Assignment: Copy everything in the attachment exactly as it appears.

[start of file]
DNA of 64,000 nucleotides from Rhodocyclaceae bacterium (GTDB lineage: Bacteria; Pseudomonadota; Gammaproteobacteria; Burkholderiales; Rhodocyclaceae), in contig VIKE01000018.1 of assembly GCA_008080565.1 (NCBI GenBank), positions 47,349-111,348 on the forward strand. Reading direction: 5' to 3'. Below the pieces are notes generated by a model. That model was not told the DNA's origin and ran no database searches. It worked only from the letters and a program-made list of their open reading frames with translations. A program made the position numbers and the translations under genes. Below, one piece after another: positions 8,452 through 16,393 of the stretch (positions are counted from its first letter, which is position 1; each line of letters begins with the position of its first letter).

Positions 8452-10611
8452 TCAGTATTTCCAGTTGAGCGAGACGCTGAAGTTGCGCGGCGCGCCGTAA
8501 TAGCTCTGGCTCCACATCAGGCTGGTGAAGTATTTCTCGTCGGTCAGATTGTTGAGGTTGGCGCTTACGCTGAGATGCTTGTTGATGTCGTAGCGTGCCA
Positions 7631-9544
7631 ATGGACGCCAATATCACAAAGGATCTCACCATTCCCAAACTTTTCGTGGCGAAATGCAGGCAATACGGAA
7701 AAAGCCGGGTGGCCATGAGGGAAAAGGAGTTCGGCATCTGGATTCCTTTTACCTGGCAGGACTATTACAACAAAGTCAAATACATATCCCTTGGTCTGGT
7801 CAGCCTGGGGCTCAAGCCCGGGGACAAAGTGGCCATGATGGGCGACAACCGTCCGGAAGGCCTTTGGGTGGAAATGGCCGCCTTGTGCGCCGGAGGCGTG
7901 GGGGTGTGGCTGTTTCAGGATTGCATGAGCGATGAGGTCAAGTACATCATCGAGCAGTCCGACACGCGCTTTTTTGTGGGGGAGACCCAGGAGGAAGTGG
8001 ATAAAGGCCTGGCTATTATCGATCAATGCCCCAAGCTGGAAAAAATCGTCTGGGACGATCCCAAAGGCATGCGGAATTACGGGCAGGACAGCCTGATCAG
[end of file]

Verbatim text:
DNA of 64,000 nucleotides from Rhodocyclaceae bacterium (GTDB lineage: Bacteria; Pseudomonadota; Gammaproteobacteria; Burkholderiales; Rhodocyclaceae), in contig VIKE01000018.1 of assembly GCA_008080565.1 (NCBI GenBank), positions 47,349-111,348 on the forward strand. Reading direction: 5' to 3'. Below the pieces are notes generated by a model. That model was not told the DNA's origin and ran no database searches. It worked only from the letters and a program-made list of their open reading frames with translations. A program made the position numbers and the translations under genes. Below, one piece after another: positions 8,452 through 16,393 of the stretch (positions are counted from its first letter, which is position 1; each line of letters begins with the position of its first letter).

Positions 8452-10611
8452 TCAGTATTTCCAGTTGAGCGAGACGCTGAAGTTGCGCGGCGCGCCGTAA
8501 TAGCTCTGGCTCCACATCAGGCTGGTGAAGTATTTCTCGTCGGTCAGATTGTTGAGGTTGGCGCTTACGCTGAGATGCTTGTTGATGTCGTAGCGTGCCA
Positions 7631-9544
7631 ATGGACGCCAATATCACAAAGGATCTCACCATTCCCAAACTTTTCGTGGCGAAATGCAGGCAATACGGAA
7701 AAAGCCGGGTGGCCATGAGGGAAAAGGAGTTCGGCATCTGGATTCCTTTTACCTGGCAGGACTATTACAACAAAGTCAAATACATATCCCTTGGTCTGGT
7801 CAGCCTGGGGCTCAAGCCCGGGGACAAAGTGGCCATGATGGGCGACAACCGTCCGGAAGGCCTTTGGGTGGAAATGGCCGCCTTGTGCGCCGGAGGCGTG
7901 GGGGTGTGGCTGTTTCAGGATTGCATGAGCGATGAGGTCAAGTACATCATCGAGCAGTCCGACACGCGCTTTTTTGTGGGGGAGACCCAGGAGGAAGTGG
8001 ATAAAGGCCTGGCTATTATCGATCAATGCCCCAAGCTGGAAAAAATCGTCTGGGACGATCCCAAAGGCATGCGGAATTACGGGCAGGACAGCCTGATCAG